Putting the fun in fungus!
LATEST STORYSpeed pitching at FLII
Following up on the short interview on the Urban Escape boat, Mitchell Joachim and Oliver Medvedik presented their work in the Crystal Palace. They are looking into ways of growing organic building materials. The technique they use is actually fairly simple in principle. Using a scaffolding of any shape, an organic material is forced to grow in a certain direction, creating the desired shape. Joachim and Medvedik showed some sketches of trees being grown into houses using the same principle. Time is a factor here; a simple arch-shape across a road would take about 10 years to grow, depending on environmental circumstances. The biggest benefit of this process is that it's 100% organic. There's no impact on the environment - in fact, environment is exactly what it is!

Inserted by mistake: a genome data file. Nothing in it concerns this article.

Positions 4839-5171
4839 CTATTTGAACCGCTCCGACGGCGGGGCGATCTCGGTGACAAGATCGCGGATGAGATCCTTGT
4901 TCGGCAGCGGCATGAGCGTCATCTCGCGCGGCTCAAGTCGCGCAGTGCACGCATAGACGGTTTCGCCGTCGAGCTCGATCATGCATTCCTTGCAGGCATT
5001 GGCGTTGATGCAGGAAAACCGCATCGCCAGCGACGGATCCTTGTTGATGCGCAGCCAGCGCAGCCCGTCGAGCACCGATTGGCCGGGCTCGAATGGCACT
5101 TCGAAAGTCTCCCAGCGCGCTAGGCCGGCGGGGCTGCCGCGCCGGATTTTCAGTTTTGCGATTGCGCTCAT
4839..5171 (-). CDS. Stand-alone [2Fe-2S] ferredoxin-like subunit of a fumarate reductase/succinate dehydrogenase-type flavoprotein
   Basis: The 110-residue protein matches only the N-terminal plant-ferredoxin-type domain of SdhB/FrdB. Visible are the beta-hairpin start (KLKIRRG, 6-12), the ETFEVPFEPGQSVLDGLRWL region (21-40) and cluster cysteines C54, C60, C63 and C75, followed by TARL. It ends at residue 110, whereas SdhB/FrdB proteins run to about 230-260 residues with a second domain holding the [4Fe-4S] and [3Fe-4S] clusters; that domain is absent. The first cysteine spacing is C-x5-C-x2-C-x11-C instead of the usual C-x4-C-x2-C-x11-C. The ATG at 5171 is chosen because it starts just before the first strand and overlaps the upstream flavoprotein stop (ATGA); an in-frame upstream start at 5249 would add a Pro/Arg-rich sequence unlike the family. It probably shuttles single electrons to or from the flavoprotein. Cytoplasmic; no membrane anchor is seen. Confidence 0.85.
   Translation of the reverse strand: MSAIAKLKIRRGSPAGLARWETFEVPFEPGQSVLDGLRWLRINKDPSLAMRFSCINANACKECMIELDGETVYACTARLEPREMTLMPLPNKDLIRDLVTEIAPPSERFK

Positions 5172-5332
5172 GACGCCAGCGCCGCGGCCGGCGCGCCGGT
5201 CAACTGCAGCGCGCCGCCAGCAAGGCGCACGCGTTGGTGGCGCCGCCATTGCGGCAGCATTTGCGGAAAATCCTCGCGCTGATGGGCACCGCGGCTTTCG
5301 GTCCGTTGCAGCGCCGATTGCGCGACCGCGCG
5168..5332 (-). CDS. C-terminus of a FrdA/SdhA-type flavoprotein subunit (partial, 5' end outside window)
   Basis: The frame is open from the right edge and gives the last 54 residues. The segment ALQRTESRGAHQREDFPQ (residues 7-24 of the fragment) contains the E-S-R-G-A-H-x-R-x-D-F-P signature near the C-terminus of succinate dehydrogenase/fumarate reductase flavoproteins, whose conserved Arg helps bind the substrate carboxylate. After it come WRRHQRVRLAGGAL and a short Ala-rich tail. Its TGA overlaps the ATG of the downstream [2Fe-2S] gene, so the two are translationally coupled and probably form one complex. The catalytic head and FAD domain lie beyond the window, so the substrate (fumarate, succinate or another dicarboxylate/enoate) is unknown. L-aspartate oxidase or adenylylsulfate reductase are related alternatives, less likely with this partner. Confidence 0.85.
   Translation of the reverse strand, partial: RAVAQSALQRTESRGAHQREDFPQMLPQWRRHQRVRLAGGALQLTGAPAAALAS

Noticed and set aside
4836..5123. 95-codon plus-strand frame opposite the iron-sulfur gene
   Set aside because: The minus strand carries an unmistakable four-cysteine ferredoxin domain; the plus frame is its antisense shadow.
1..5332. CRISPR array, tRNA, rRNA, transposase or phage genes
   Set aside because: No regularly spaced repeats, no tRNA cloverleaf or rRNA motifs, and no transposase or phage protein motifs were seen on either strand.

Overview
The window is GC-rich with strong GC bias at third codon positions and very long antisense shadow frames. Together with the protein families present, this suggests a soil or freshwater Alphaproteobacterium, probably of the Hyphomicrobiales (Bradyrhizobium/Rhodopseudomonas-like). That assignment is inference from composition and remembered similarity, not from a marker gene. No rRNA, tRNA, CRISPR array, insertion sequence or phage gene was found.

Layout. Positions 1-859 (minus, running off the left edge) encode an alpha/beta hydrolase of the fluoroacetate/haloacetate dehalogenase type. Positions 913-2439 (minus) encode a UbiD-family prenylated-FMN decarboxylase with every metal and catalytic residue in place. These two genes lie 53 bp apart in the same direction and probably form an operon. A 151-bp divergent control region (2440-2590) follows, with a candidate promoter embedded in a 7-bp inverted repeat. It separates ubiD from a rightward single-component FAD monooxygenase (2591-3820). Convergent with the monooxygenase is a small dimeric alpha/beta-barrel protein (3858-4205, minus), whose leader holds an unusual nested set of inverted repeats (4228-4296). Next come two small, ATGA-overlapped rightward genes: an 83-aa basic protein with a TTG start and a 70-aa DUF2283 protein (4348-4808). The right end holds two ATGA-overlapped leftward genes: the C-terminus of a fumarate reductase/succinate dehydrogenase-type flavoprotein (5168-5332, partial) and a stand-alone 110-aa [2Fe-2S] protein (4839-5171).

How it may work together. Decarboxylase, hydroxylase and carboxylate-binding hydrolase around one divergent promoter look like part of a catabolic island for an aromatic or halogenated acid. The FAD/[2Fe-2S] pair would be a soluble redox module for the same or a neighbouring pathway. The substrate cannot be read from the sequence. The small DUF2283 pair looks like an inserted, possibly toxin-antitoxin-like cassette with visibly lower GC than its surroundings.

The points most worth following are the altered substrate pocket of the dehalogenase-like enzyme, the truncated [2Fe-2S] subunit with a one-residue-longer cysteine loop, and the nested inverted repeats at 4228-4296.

Wood isn't the only material that can be shaped in this way. Joachim and Medvedik showed us concepts of houses built of meat and building material grown from fungi. Now, living in a house made of fungus may sound rather unappealing, considering how this material generally looks. The two colleagues have thought of that. They're working on ways to customize finishes on the mushroom bricks without killing the organism inside.
In the second half of the presentation, the audience got to work on creating their own custom shapes from fungi. This process is actually fairly easy to replicate at home. Using a DIY vacuuming device, a hotplate, and a metal caging, you can create a shape into a sheet of styrene. Put the prepped fungus into the shape, wrap it in aluminum foil, keep it somewhere dark and damp, and after a while your fungus will have grown into the desired shape!
This kind of architecture shows real promise for an environmentally sustainable and responsible future!